Don’t let the term “domestic violence” fool you. Sometimes called “domestic abuse,” it doesn’t always mean physical violence. And, it isn’t always directed at women. Abuse is non-discriminating: it can happen regardless of age, gender, sexual orientation, social-economic status, culture, or occupation. Although some men experience domestic violence in silence—believing that a real man will just deal with it and not burden others—you don’t have to be alone. At the Men’s Resource Center, we provide services to help men who are victims of domestic violence and men who themselves are abusive and/or controlling.

Are You Abusive to Your Intimate Partner?

It could be name-calling; telling your partner she’s worthless or a bad mother. It could be controlling behavior; finding ways to keep your partner from doing what he wants to do by taking his car keys, or tracking his communications by checking his cell phone or social media accounts. It could be economical; not allowing your partner to have access to finances or a job. It could be through intimidation; yelling or slamming doors. Or, it could be isolating; keeping your partner from family and friends. And, yes, it can mean physical violence.

If this sounds a little too familiar, you’re not alone. You’re like thousands of other men who have struggled with abuse and/or control in their intimate relationships. Like some, you may exhibit some abusive behavior periodically. Or, like others, you may have found yourself stuck in an abusive pattern. You know what you’re doing isn’t working, but you don’t know what else to do. In fact, you’ve probably asked yourself the same questions: How did it get this bad? Why do I get so angry? Why do I say and do those things? How do I stop acting this way?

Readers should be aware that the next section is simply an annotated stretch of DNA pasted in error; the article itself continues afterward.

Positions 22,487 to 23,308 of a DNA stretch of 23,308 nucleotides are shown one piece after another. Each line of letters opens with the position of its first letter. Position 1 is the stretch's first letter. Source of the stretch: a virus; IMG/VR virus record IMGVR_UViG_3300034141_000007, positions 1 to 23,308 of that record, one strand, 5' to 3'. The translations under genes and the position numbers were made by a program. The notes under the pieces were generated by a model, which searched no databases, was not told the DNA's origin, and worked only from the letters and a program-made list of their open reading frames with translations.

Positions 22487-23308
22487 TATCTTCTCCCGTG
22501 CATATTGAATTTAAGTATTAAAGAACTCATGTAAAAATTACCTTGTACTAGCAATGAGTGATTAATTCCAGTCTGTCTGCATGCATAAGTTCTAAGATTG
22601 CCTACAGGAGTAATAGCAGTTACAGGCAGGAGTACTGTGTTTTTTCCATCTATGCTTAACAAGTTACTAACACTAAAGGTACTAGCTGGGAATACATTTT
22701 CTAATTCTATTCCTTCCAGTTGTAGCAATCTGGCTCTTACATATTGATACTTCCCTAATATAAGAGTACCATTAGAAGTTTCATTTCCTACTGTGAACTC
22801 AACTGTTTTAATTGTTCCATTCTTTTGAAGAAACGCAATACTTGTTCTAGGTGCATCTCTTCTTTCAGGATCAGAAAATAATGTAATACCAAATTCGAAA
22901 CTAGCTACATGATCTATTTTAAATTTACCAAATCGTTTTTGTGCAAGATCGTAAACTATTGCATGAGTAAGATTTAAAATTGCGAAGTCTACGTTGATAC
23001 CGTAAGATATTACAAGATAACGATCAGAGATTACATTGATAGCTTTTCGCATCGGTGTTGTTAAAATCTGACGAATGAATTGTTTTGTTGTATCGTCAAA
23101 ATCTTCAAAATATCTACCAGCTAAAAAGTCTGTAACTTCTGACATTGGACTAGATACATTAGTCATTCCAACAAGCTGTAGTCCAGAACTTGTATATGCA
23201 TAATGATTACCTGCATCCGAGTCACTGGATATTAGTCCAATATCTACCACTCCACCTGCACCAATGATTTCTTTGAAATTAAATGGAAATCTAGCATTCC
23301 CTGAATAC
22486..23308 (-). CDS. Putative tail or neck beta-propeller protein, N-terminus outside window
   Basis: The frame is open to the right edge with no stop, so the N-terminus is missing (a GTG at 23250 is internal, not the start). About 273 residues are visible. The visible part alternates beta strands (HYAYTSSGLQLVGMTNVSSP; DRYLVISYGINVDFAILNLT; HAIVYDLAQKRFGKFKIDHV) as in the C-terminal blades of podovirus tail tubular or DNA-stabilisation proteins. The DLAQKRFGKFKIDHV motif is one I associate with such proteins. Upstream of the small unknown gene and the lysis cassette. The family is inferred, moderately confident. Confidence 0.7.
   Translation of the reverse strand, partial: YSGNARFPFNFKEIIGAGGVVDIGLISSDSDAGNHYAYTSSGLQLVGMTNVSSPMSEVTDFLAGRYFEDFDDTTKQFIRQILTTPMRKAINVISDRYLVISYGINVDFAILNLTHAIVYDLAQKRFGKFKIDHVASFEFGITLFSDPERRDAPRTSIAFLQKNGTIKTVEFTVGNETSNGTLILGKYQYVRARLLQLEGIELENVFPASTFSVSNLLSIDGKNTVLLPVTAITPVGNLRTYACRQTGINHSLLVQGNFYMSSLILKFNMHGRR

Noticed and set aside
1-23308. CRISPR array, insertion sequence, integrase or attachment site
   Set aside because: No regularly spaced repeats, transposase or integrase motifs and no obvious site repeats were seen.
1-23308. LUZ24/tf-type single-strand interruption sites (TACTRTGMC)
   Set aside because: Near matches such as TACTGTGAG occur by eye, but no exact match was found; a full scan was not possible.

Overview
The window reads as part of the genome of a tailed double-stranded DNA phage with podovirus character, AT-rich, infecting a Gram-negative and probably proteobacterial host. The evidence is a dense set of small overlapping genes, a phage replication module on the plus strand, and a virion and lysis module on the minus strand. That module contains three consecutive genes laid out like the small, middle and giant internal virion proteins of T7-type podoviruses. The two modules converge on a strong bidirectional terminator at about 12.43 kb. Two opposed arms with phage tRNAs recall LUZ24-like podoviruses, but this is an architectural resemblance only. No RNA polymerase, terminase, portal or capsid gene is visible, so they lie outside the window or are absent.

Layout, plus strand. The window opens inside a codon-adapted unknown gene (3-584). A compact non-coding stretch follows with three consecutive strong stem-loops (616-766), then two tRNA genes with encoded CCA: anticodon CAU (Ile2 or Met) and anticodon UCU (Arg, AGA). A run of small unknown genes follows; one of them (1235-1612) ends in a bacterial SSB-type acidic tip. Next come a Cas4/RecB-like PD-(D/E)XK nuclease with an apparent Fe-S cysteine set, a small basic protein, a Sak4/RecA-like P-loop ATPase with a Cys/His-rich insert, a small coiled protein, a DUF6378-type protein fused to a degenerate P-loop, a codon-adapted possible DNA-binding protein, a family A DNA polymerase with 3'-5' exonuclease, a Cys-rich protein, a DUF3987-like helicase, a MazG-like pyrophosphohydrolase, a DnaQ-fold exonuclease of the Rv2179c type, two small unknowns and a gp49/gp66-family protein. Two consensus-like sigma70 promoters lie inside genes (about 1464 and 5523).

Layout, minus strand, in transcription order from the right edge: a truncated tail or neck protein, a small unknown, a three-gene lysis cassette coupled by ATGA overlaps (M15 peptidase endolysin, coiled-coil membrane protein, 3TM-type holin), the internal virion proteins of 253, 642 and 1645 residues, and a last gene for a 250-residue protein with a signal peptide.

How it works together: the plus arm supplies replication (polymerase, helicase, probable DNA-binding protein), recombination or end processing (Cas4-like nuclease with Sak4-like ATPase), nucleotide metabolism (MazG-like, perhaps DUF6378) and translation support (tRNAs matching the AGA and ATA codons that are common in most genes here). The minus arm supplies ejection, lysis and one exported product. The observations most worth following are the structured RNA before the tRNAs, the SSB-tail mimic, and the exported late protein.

If He Would Have been Accountable

I would never have left my husband if he would have been accountable, faced his addictions, gave me time, stopped yelling, intimidating, and abusing me. When a woman is treated this way, the choice to stay is taken from her. She must protect herself and her children. He has forced her to leave through his own harmful actions.

Adriana

The Men’s Resource Center provides domestic violence counseling that can help you answer those tricky questions and put you on the road to more love, respect, intimacy, and satisfaction in your intimate relationships. From domestic violence support groups and in-person counseling to online domestic abuse counseling and phone counseling, let us find what works best for you.

Contact the Men’s Resource Center for our fee schedule and more information.

Batterer Intervention Certificate

Domestic Violence Counseling

At the Men’s Resource Center, we understand that men struggle with issues of domestic violence at various levels of scope and severity; it isn’t a “one size fits all.” That’s why we carefully assess each person’s situation and tailor our counseling to his particular needs related to the degree of abusive and controlling behavior he exhibits.

If you’re wrestling with issues of anger and abuse, take the “What Kind of Abusive Man Am I?” assessment test. It will help you understand your own personality style and possible triggers for your behavior. Or, just contact the Men’s Resource Center for more information about the programs listed below.